Tuesday, April 27, 2010

On The Train (Fortunate or Unfortunate), April 26, 2010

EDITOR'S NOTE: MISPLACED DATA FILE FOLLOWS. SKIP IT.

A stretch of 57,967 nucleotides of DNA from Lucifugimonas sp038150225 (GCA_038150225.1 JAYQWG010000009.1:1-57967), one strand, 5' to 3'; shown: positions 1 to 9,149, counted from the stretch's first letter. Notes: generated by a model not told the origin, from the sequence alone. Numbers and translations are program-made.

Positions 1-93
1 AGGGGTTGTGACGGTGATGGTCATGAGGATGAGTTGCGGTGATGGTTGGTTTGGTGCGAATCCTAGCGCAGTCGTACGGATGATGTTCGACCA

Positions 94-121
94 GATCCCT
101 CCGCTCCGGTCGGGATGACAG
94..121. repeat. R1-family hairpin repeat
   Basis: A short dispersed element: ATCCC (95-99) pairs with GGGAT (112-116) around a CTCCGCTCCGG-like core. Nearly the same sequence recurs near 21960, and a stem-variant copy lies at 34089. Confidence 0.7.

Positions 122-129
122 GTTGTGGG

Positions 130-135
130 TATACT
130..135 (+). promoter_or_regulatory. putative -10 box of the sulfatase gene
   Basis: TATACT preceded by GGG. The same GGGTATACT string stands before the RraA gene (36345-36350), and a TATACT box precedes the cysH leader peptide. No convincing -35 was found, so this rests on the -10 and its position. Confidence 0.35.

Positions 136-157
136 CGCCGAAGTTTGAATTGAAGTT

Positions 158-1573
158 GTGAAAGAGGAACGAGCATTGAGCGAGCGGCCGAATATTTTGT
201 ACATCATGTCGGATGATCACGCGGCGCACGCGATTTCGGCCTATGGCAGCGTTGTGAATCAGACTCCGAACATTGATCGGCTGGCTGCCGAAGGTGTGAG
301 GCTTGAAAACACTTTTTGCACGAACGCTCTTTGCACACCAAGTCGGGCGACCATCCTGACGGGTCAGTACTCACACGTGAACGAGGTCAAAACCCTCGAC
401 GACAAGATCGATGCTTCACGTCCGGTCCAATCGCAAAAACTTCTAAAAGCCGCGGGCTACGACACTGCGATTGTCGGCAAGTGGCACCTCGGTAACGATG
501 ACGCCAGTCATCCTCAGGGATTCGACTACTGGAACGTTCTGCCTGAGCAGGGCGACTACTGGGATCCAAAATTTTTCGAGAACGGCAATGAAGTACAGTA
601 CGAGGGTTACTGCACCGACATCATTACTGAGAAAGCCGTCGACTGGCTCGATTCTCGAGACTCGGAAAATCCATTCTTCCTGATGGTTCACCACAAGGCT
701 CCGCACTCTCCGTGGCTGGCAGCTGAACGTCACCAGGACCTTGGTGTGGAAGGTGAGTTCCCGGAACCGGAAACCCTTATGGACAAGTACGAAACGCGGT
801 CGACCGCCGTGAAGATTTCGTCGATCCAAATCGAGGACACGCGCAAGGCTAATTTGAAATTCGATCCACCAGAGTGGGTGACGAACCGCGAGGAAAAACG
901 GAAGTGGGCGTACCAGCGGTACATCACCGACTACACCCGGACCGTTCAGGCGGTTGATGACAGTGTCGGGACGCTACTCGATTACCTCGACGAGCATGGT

By their behaviour I was certain the main thing they craved for was the love of parents. They may have everything else catered for them, even care takers or surrogate mum and dad, but they were completely missing the real thing in life. Seeing them I could not help thinking how lucky my children are and how they take life for granted. This sure begs the question of who actually are the fortunates and unfortunates. To me this depends on how you see the world and all of us see things using different lenses. Some of us see the world using a wide angle lens, the big picture and normally from a far. You tend to see things on the surface. Those that are using a close-up micro lens would be able to see a bit more detail and the tendency to be a bit more involved trying to understand further and help whenever we can. A lot of us also use our standard zoom lens and not sure how to react but just to pull in and out of view searching for something that you also not sure of. No matter what kind of lens you use you need to really explore an understand a bit more of your images. The first time I saw the kids when we arrived at the Rumah Kebajikan Ash Shakur I saw smiles and excitement on their faces. Probably because that day was the best day of their life to be able to go to The Lost World of Tambun that they probably never heard of before. Maybe just simply because they got to be away from the ‘home’ for a day to enjoy other parts of the world. Or maybe, just maybe, they were, because they were told they will be given a mum and dad for a day, looking for that unfulfilled needs to be loved. After few hours at Tambun I was certain it was the later and I was more certain when we were about to part ways at the end of the day when we sent them ‘home’. My ‘assigned’ daughter was a twelve year old Julia Azira Mohd Jamaluddin and son Mohd Hasbullah Mansor. Like the others both came from a different background.

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